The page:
My thoughts about Nakba, Nakba Day, and the so-called Nakba law are simple. Silencing another’s narrative does not make that narrative go away. And in a similar vein, giving a voice to another’s narrative does not invalidate one’s own.
I commissioned the image above to convey visually what I fear currently risks haunting Israelis forever. That is, despite efforts to shun discussions about the “Nakba” – an Arabic term meaning “catastrophe” often used to reference Israel’s process of independence – the narrative simply will not go away. It will continue to creep into Israeli consciousness through the shadows and cracks. Israelis, therefore, should try to understand the perspective as seen by those who commemorate the event, rather than rejecting such narratives wholeheartedly. At the same time, Israelis should feel comfortable enough in their own history to not feel threatened by such declarations.
In general, a diversity of narratives is a good thing. And in all likeliness, the truth lies waiting to be discovered somewhere in the middle. Geographically, if a tree falls somewhere between person A and person B, there is a very good chance that the eyewitness testimony of both individuals will differ. Person A may go so far as to call Person B a liar. B may spend his entire life refuting A’s testimony. Still, each will stand his ground, insisting on sharing his words and memories. That’s okay, and it’s nothing to fear. An honest discussion that includes both individuals may reveal there to be some truth in each’s versions.
Winston Churchill once noted, “History is written by the victors.” That does not mean those who did not get to claim victory do not have a history to tell. It means theirs has been less told, but not necessarily less valid. One of the most fascinating courses I ever took during my years as an undergraduate student at UCLA was a sociology lecture entitled something like “Re-writing history from the perspective of the minority.” I am sure the actual title was more academic, but essentially that was the point. The course itself was eye-opening, the stories shared by students were engaging. And I am reminded of those lessons today. It is clear that the Arab inhabitants of what is now known as the modern State of Israel witnessed the developments of May 1948 in a way that was different to the Jews. Israelis should now hear them. Continuing to reject their testimonies only hinders Israel and Israelis.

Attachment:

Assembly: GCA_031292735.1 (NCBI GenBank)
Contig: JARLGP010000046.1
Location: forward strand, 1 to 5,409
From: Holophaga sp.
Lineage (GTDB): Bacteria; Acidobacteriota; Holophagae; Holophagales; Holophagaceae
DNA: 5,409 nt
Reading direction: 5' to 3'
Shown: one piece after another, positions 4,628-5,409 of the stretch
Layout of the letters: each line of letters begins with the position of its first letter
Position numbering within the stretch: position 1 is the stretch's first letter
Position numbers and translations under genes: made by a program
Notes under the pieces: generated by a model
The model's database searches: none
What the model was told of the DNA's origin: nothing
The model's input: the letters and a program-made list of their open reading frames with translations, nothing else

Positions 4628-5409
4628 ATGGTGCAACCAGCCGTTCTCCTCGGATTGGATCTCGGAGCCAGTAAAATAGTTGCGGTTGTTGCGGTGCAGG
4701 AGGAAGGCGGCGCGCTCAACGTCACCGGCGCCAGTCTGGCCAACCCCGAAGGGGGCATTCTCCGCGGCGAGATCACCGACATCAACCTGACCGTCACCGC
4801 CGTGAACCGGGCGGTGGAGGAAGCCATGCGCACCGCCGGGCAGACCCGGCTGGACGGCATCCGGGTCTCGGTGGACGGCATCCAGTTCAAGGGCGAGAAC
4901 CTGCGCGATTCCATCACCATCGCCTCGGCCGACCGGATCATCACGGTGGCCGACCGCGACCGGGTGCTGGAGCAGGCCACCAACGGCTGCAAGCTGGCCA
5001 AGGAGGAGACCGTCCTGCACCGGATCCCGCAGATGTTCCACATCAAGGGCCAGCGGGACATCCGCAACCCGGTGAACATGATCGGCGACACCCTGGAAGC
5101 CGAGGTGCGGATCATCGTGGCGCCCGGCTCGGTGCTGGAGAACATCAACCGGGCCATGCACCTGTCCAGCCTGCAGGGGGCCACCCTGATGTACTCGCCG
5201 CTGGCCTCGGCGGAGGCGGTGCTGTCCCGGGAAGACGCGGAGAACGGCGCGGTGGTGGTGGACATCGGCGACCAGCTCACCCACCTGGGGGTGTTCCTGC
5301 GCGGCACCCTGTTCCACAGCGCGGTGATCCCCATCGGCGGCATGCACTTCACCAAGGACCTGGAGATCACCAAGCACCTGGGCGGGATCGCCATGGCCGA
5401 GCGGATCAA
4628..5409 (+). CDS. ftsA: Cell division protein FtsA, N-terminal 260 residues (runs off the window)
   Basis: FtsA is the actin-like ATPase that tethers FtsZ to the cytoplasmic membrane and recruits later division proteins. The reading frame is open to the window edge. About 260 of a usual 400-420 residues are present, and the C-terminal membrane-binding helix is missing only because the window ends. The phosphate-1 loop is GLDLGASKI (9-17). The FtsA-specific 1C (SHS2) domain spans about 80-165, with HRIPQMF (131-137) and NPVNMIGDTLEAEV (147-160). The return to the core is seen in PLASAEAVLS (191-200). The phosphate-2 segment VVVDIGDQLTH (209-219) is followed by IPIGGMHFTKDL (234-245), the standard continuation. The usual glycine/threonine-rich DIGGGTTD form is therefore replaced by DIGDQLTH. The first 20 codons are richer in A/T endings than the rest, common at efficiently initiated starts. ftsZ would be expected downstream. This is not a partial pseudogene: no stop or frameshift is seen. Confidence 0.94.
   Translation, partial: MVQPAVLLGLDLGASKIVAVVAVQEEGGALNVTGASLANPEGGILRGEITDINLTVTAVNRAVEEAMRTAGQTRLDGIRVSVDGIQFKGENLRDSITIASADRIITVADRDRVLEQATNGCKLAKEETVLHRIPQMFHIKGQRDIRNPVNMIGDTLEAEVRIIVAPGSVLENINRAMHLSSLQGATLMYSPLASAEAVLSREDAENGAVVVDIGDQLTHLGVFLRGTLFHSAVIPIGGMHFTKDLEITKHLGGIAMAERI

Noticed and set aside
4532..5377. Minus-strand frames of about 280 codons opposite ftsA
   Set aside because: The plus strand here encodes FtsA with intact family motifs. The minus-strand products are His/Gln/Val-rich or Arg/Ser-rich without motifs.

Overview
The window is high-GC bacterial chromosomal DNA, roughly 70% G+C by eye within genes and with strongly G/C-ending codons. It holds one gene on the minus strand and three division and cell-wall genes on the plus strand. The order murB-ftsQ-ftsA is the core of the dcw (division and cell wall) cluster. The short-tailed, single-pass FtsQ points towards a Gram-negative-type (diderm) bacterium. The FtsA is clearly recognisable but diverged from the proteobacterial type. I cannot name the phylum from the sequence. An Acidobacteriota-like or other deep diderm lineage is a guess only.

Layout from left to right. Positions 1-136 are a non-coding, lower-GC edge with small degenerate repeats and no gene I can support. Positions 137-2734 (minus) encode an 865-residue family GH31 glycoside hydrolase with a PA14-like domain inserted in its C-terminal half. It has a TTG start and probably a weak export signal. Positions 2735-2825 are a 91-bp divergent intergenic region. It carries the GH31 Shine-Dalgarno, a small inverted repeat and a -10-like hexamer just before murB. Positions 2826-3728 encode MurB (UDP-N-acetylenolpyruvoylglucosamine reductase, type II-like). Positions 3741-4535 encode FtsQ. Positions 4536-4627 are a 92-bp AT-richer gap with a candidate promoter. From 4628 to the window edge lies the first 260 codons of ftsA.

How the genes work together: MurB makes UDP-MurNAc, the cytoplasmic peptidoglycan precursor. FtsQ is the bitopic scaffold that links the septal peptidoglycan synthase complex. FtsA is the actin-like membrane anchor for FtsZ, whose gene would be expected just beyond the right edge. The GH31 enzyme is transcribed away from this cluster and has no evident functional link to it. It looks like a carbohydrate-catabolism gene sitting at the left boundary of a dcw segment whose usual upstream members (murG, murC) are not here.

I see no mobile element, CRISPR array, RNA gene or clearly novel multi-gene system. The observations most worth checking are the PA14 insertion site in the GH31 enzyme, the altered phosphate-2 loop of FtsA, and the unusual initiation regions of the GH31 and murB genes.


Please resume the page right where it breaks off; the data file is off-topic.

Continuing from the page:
Israeli leaders are managing the present, their public is hoping for a future. But together, the country and its people need to address the past. And in as honest a way as possible, through engagement, interaction and conversation. And respect. And respect! As Israeli sociology student Tom Pessah writes on +972, these truths can be inconvenient. But Israelis should reject attempts to drown out a people’s narrative for the sake of convenience. And by extension, supporters of Palestinian rights (including other Arabs and some media) need to give greater consideration to the Israeli narrative. I will use the 2006 Israeli-Hezbollah war as an example, which I cited on a number of occasions during my years as a producer at Al Jazeera English. It is true that images of an elderly woman walking through the rubble of her home after it has been shelled by Israeli fighter jets can be compelling. And her story of anguish is a valid one. But so too is that of a young teenage boy in northern Israel who spent his entire summer dodging rockets in a bomb shelter. The pictures may be less exciting, the story less inciting, but the narrative is just as valid. And the long-term impact on both must be considered. Telling the elderly woman’s story does not invalidate the boy’s story. And telling the boy’s story, repeatedly, does not make the elderly woman’s story disappear.
Israel should recognize the diverse narratives, and should protect the rights of people to share them. Freedom of speech does not mean my freedom to say whatever I want; it means my obligation to let you say whatever you want.
And so, I am reminded of a great segment from the 1995 film “The American President,” where actor Michael Douglas defends and defines nationalism by reminding voters what that freedom is really all about. In his case, Douglas’ character – an incumbent president facing a series of mud-slinging from his rival- speaks of America. But the analogy is relevant:
You want free speech? Let’s see you acknowledge a man whose words make your blood boil, who’s standing center stage and advocating at the top of his lungs that which you would spend a lifetime opposing at the top of yours. You want to claim this land as the land of the free? Then the symbol of your country can’t just be a flag; the symbol also has to be one of its citizens exercising his right to burn that flag in protest. Show me that, defend that, celebrate that in your classrooms. Then, you can stand up and sing about the “land of the free”.